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LETTER | In January, Higher Education Minister Zambry Abd Kadir unveiled his ministry’s aspirations at Universiti Malaya, highlighting five focus areas to enhance higher education.

One of these areas - focusing on nurturing talents - caught my attention, particularly in how we can all play our role in shaping students’ development.

We believe that instilling the right values in our youth is crucial for their future success. One way to do this effectively is through travel.

It might seem simple but the experiences gained from exploring different cultures and environments can have a profound impact on students’ resilience, teamwork, discipline, communication skills, self-confidence, maturity, willingness to explore new things and mindset.

Resilience is key for students as they navigate the challenges of university life and beyond. By exposing themselves to new situations and cultures, students learn to adapt, overcome obstacles and develop a broader perspective of the world.

A study from 2021 among university students in North Carolina found that travel experiences significantly contributed to students’ ability to bounce back from adversity.

However, travel is not just about resilience - it also fosters a sense of global citizenship. Experiencing different cultures first-hand breaks down stereotypes and encourages empathy, preparing students to be socially conscious leaders in an interconnected world.

Furthermore, travel provides unique learning opportunities outside the classroom. Whether exploring historical landmarks or architectural wonders, students gain valuable insights that enrich their academic pursuits and encourage interdisciplinary thinking.

In addition to personal development, travel can also drive innovation and collaboration within the academic community. By facilitating cross-cultural exchange and collaboration, universities can leverage diverse perspectives to tackle complex challenges and drive progress.

In our role as educators teaching “Heritage Building Measurement and Analysis" to undergraduate building surveying (BS) students, we have come to understand the profound impact of experiential learning on personal and professional development.

These skills - teamwork, discipline, communication, self-confidence, maturity and a willingness to explore new things - are not just desirable; they are essential for success in today’s dynamic world.

Field trips serve as invaluable opportunities to cultivate these skills. Over the years, we have led our students on explorations spanning the length and breadth of our country, from the Unesco heritage sites of Malacca to the historic corners of Acheh in Indonesia.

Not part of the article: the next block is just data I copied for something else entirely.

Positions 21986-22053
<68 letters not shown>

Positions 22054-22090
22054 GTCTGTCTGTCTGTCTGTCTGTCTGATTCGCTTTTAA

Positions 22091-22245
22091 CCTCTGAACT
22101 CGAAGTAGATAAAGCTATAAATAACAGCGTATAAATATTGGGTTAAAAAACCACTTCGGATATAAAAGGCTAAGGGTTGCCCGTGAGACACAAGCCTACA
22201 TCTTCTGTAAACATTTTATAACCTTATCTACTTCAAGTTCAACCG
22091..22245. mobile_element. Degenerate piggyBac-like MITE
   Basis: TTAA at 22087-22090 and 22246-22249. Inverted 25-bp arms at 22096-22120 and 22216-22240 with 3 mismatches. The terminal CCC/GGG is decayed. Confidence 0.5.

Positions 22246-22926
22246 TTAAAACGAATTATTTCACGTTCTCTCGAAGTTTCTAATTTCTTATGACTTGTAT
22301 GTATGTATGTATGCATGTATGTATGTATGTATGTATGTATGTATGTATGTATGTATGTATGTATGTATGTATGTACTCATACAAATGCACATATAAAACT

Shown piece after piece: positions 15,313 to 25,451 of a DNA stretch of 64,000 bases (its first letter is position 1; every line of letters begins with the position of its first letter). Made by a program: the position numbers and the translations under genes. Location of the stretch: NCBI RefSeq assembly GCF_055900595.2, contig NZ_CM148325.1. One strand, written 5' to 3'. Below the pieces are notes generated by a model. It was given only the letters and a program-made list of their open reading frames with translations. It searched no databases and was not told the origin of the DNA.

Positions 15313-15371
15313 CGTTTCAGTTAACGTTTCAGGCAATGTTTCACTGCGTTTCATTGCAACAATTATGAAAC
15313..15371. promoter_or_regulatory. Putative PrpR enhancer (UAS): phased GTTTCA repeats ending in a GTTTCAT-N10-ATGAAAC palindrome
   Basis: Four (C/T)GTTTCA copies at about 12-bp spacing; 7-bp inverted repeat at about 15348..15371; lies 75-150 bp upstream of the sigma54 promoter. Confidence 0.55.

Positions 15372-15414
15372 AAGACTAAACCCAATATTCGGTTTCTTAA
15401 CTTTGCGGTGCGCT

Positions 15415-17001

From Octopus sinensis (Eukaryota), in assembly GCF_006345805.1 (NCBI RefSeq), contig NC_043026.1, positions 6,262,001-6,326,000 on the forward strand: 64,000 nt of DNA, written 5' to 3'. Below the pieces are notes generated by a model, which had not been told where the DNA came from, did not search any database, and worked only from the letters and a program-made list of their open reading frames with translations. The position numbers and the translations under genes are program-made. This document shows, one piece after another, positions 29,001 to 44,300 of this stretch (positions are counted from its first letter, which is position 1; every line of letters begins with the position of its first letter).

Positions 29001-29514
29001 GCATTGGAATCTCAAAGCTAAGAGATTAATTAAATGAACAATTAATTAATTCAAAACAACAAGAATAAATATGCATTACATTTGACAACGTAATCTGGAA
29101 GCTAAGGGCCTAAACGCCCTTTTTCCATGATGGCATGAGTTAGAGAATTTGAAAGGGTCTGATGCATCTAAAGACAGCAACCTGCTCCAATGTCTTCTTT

These journeys aren’t merely about documenting buildings; they are about unravelling the stories embedded within them.

Unearthing Langkawi’s legacy

Take, for instance, our recent expedition to Langkawi, Kedah - a seemingly unassuming locale at first glance. One might question the presence of heritage buildings in a place known primarily as a sleepy fishing village, especially compared to the grandeur of palaces and mansions found elsewhere.

However, true heritage extends beyond architectural grandiosity. It encompasses the narratives woven into the fabric of society - an intricate connection of human experiences and aspirations.

And it’s within this framework that our journey in Langkawi unfolded, revealing unexpected treasures hidden amidst humble surroundings.

Among these treasures stood the quarters where Dr Mahathir Mohamad, our longest-serving prime minister, embarked on his transformative journey.

His six-month tenure in rural Langkawi marked the starting point of his visionary leadership, laying the foundation for modernisation and progress in our nation’s history.

Through the lens of heritage, we unearthed not just bricks and mortar, but the aspirations of a nation personified in one man’s journey.

Former prime minister Dr Mahathir Mohamad

It’s a testament to the power of place and the stories it holds-the essence of true heritage that transcends time and space.

These field trips, seemingly simple in their execution, are profound in their impact on the young minds of our students. They offer more than just academic insights; they foster a deep appreciation for history, culture, and the human spirit.

Each journey becomes a stepping stone in their personal and professional development, equipping them with the skills and mindset needed to navigate the complexities of the world around them.

As we look ahead to the Higher Education Ministry’s aspirations for 2024, let’s recognise the significance of integrating travel experiences into higher education.

Even though this specific course was no longer applied due to accommodating current trends in industry, it still can be embedded in other courses throughout the programme.

Let’s empower students to explore the world around them, fostering resilience, global awareness, and a passion for lifelong learning.

After all, the journey of education isn’t just about reaching a destination-it’s about embracing the experiences along the way.

So, let’s go travelling, young ones!


ZURAINI MD ALI is a senior lecturer at the Department of Building Surveying, Faculty of Built Environment, Universiti Malaya; and one of the recipients of 2021 Anugerah Akademik Negara.

Nor Haniza Ishak is a senior lecturer at the Department of Building Surveying, Faculty of Built Environment, Universiti Malaya.

The views expressed here are those of the author/contributor and do not necessarily represent the views of Malaysiakini.

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